Albert Uderzo, co-creator of Asterix, announced his retirement yesterday. Since 1977, Uderzo has been the sole author of the popular French comic books, which have sold over 350 million copies worldwide. His successor has yet to be named, though Uderzo said it will be an artist “who has been following us for a long time inside a studio I set up.”
David Gessner thinks Wallace Stegner and Edward Abbey are more relevant than they’ve ever been. Why? Their stories about the West anticipated the California drought. At Salon, Gessner explains why, among other things, Stegner spent much of his life debunking Western individualism.
Are these two statistics linked? According to a Pew Internet Libraries study, 30% of those “who read e-content say they now spend more time reading,” and according to studies cited on CreativePro, people can read printed text read “25% faster than on-screen text.”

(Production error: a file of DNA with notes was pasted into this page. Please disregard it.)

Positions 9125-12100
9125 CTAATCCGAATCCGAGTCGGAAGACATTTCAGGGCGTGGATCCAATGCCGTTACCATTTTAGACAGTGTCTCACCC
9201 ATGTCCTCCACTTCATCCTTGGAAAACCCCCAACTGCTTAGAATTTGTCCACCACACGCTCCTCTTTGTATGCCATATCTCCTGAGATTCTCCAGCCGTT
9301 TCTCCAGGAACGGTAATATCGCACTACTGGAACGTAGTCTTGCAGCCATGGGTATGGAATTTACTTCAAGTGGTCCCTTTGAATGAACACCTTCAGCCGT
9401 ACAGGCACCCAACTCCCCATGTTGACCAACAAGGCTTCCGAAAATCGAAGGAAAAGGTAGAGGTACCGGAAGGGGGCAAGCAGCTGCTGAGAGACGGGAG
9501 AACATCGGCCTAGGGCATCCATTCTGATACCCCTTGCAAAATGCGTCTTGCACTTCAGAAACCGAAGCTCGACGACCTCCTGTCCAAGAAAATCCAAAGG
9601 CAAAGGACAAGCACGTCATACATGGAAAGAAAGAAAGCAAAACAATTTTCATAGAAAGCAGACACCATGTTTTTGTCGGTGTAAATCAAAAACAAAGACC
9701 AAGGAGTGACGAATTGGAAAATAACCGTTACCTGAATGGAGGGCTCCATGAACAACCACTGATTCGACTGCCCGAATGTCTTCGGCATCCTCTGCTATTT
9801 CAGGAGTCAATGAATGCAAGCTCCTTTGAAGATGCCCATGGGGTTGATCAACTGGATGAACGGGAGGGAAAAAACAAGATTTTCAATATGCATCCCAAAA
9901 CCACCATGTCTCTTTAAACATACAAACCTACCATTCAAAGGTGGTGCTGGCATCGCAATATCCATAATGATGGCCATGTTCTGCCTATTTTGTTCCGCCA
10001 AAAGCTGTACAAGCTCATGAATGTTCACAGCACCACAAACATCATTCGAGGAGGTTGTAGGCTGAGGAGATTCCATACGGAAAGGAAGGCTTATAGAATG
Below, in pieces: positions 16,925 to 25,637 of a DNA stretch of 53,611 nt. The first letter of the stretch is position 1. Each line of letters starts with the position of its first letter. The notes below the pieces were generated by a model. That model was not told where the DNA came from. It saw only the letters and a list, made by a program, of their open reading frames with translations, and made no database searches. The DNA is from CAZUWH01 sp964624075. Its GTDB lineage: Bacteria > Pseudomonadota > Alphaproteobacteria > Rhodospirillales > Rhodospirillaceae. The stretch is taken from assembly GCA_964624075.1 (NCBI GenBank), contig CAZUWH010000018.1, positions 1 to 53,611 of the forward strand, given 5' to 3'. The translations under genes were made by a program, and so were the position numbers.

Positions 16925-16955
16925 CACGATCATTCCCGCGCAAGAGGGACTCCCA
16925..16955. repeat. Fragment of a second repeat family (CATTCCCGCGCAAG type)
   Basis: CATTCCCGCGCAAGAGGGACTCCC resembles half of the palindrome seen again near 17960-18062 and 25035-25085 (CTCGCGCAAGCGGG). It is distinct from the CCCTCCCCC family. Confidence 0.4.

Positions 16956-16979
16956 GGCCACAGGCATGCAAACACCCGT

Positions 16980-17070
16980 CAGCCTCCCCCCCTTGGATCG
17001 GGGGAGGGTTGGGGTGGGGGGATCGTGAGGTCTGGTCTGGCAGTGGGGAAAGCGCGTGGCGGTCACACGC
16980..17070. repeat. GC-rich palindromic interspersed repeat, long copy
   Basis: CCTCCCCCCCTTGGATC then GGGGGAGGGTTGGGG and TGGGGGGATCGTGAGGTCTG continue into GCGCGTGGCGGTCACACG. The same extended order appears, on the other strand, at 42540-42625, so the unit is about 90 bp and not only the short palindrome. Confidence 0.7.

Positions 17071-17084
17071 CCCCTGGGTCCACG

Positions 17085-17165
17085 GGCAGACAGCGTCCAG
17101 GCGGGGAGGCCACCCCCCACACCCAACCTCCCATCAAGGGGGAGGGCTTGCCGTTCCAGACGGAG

Out this week: Bardo or Not Bardo by Antoine Volodine; My Mrs. Brown by William Norwich; The Regional Office Is Under Attack! by Manuel Gonzales; Mount Pleasant by Patrice Nganang; The Houseguest by Kim Brooks; and Ear to the Ground by David L. Ulin and Paul Kolsby. For more on these and other new titles, go read our Great 2016 Book Preview.
In a Simpsons episode from the late nineties, Lisa Simpson, concerned that her mental skills may be deteriorating, manages to finagle her way onto a local TV news broadcast, where she urges the residents of Springfield to read two books: To Kill a Mockingbird and Harriet the Spy. At first glance, the two novels might not seem to have that much in common, but as Anna Holmes argues in a blog post for The New Yorker, the books share “ideas about the complexity, sophistication, and occasional wickedness of young girls’ imaginations.” (You could also read our own Garth Risk Hallberg on Malcolm Gladwell and To Kill a Mockingbird.)